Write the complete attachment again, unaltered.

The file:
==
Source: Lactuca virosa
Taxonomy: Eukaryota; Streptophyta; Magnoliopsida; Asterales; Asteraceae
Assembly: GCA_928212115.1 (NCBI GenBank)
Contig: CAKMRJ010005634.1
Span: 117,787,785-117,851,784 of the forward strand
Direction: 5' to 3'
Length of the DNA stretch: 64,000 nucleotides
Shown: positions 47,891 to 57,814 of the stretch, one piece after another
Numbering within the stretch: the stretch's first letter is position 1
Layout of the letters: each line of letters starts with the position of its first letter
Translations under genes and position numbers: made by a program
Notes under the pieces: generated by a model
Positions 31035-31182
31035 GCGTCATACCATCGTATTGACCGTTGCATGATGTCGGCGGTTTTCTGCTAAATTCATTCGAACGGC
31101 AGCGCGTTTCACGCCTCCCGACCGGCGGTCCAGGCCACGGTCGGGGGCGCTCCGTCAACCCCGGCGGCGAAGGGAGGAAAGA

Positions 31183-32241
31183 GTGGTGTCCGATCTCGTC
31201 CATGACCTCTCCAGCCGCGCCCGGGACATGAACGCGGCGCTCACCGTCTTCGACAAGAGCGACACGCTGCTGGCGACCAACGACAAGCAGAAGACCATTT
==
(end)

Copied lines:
Source: Lactuca virosa
Taxonomy: Eukaryota; Streptophyta; Magnoliopsida; Asterales; Asteraceae
Assembly: GCA_928212115.1 (NCBI GenBank)
Contig: CAKMRJ010005634.1
Span: 117,787,785-117,851,784 of the forward strand
Direction: 5' to 3'
Length of the DNA stretch: 64,000 nucleotides
Shown: positions 47,891 to 57,814 of the stretch, one piece after another
Numbering within the stretch: the stretch's first letter is position 1
Layout of the letters: each line of letters starts with the position of its first letter
Translations under genes and position numbers: made by a program
Notes under the pieces: generated by a model
Positions 31035-31182
31035 GCGTCATACCATCGTATTGACCGTTGCATGATGTCGGCGGTTTTCTGCTAAATTCATTCGAACGGC
31101 AGCGCGTTTCACGCCTCCCGACCGGCGGTCCAGGCCACGGTCGGGGGCGCTCCGTCAACCCCGGCGGCGAAGGGAGGAAAGA

Positions 31183-32241
31183 GTGGTGTCCGATCTCGTC
31201 CATGACCTCTCCAGCCGCGCCCGGGACATGAACGCGGCGCTCACCGTCTTCGACAAGAGCGACACGCTGCTGGCGACCAACGACAAGCAGAAGACCATTT